• Using color coded calendars, see my post here, you can create a calendar view of your tasks and projects, color coded based on status. Create a calendar view in each list, then when creating the color coded calendar, use these lists and views!
  • Create a calendar for your tasks, color coded based on status, and add another web part to the above page to include the calendar!

Happy SharePointing!

Read Only users cannot access SharePoint via Web DAV

SharePoint has an alternative method for accessing it’s files, and that is via a web standard called Web DAV. This connection type has been around a long time, and is supported by the web server. This connection type allows other applications, in my case GoodReader, to connect to SharePoint and access folders and files directly.

A user who only has Read permissions is not allow log in rights into the site over the Web DAV connection. Fortunately, this is an easy fix. You can either create a new permission level, like “Read – Web DAV”, or modify the existing Read permission level to include WebDAV.

To do so:

  • Go to Site Actions > Site Settings.
  • Click Site Permissions.
  • Click Permission Levels in the ribbon.
  • If you want to add a new permission level, click on Read, then press Copy Permission Level at the bottom.
  • If you want to modify the existing Read permission level, click on Read.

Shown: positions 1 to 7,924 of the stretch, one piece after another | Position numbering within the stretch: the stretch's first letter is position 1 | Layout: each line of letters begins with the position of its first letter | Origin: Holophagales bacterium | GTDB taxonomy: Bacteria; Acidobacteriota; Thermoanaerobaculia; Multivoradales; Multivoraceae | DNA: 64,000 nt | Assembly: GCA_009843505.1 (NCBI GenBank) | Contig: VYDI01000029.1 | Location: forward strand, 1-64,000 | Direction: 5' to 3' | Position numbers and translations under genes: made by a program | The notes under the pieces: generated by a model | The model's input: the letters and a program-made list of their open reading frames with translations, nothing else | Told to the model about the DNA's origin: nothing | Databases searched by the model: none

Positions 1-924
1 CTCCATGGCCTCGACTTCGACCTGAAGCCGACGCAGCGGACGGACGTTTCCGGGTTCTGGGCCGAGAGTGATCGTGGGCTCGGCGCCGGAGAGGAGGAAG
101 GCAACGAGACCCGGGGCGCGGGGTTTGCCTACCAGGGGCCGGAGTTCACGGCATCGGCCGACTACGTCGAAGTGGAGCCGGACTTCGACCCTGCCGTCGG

• Scroll down, under Site Permissions is Browse Directories. Check that option.
  • Click Submit.

That should do it. Immediately, Read users, or users in this permission level, can access SharePoint via Web DAV.

Happy SharePointing!

 

Map a drive to a SharePoint library from Windows Server 2008

If you didn’t know, SharePoint libraries can be treated like folders and files you’d use on your local computer. To do so, browse to the library in Internet Explorer (not supported in other browsers), you can click Open with Explorer in the ribbon. This button, from a Windows XP/Vista/7 machine in most cases will open up that library in Windows Explorer. Very convenient for performing bulk operations on a group of documents. Unfortunately, it doesn’t allow you to modify metadata.

What if you need to access this drive via a Windows 2008 server? In my scenario, we were using a library as a file transfer swap location. The problem is that when we tried to open this library in Windows Explorer we got an error “Your client does not support opening this list with Windows Explorer.”

This feature works on user’s computers because of the web client service, Office 2007/2010, and other user-friendly features in Windows that support this kind of thing. These options are not immediately available on Windows Server.

That’s fine with me, I want to map a drive to it via a login script anyway, so I run

net use h: https://my.site.com/sites/FileSite/Library MyPassword /User:UserName

which returned an error

System error 53 has occurred.  The network path was not found.

I thought of installing Office 2010 to get the connectivity features but thought there must be an easier way. And there is!

I added the Desktop Experience feature (go to Server Manager > Features > Add Features, then select Desktop Experience). The server had to reboot before it would work. However, I didn’t have to fire up any other services or features. After a quick reboot, I could run my net use statement and now have a mapped drive!